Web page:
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Electric Dinner Bell
"There's nothing quite like it. It's a laugh to hear it sound off," says Fred Huber, Lemmon, S. Dak., about his electric dinner "bell" built with used auto pans.
Huber says his home-built horn makes a comically loud "machine gun" blast that can be heard for miles. He mounts an ignition distributor with the points intact on one end of a 3-ft. length of a 2 by 6 in. board. A V-belt pulley about 2-ft. in dia. is then welded, or otherwise attached, to the gear end of the distributor shaft. A 6 or 12-volt direct current generator mounts at the other end of the 2 by 6 base, positioned so its pulley lines up with the large drive pulley on the distributor.
A car horn mounts in the middle. Wiring from the generator runs through the points on the distributor and then feeds to the horn. The last step is to attach a crank to the large drive pulley on the distributor. When you spin the pulley, current from the generator will be broken intermittently by the points on the distributor causing the horn to emit a raucous blast.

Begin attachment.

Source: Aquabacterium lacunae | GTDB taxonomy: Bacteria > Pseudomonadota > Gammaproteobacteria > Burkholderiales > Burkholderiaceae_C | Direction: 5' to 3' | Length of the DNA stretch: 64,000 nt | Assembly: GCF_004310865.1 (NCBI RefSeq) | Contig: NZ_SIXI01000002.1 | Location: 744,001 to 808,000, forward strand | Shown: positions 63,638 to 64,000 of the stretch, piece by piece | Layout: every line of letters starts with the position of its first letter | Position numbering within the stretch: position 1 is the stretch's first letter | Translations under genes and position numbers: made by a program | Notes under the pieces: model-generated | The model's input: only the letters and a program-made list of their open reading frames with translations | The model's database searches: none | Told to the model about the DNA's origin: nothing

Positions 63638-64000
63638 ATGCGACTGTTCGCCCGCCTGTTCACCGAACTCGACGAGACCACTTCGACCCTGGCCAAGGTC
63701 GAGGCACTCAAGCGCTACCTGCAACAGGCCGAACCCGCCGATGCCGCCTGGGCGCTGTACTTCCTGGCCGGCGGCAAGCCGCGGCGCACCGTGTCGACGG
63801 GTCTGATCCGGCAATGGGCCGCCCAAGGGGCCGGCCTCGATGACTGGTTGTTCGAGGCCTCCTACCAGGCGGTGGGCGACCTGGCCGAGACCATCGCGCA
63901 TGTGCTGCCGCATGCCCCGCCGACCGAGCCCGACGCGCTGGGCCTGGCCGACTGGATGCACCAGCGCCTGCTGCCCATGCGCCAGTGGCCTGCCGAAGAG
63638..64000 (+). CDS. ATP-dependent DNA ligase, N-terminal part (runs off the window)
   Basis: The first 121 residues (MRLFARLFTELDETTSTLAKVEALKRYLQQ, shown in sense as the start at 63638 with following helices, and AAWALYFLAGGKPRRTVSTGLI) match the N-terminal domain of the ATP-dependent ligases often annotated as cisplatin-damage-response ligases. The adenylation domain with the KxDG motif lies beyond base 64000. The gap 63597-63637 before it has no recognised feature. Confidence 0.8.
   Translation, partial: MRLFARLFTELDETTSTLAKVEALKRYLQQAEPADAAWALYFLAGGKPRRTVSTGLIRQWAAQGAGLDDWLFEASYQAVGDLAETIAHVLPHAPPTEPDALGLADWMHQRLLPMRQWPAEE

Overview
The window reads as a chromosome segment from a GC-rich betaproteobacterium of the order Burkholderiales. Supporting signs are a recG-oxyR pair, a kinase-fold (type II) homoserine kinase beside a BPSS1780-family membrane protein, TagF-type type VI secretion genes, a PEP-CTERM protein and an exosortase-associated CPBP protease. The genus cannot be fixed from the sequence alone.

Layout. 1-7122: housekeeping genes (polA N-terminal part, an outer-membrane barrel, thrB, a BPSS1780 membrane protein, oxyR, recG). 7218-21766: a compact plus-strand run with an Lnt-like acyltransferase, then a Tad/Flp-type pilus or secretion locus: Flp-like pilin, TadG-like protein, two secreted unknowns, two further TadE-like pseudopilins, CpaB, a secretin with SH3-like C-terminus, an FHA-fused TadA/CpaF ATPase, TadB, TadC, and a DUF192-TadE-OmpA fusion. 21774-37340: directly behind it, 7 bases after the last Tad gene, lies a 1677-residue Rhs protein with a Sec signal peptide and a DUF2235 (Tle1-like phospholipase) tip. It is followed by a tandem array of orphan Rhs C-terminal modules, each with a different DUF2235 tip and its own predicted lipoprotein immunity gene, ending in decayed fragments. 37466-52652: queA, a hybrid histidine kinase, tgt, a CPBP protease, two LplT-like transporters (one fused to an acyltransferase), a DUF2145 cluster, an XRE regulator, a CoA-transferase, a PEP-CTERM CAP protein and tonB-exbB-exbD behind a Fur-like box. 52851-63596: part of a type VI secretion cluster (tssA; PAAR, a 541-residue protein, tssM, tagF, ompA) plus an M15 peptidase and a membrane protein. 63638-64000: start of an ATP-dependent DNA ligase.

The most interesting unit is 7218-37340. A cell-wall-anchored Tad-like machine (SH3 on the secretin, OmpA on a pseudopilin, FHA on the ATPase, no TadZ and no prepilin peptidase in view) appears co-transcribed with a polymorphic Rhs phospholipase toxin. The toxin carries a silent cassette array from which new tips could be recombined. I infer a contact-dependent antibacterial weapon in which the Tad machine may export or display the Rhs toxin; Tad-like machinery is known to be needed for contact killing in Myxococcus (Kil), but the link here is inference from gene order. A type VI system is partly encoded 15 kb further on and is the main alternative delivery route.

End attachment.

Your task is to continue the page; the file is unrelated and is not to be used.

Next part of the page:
Huber has a caution for anyone who attempts to build their own electric dinner bell. "Remember that the hot terminal from the horn should be grounded to the distributor case. The cap doesn't do anything but cover the points. It's okay, though, to ground directly to the generator case," he explains.
Huber says you could use an alternator in place of the generator, which would produce current at slower speeds than a geverator. "In either case, there's no danger of getting shocked with this electric dinner horn," he notes.
For more information, contact: FARM SHOW Followup, Fred Huber, Box 504, Lemmon, S. Dak. 57638.

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1987 - Volume #11, Issue #3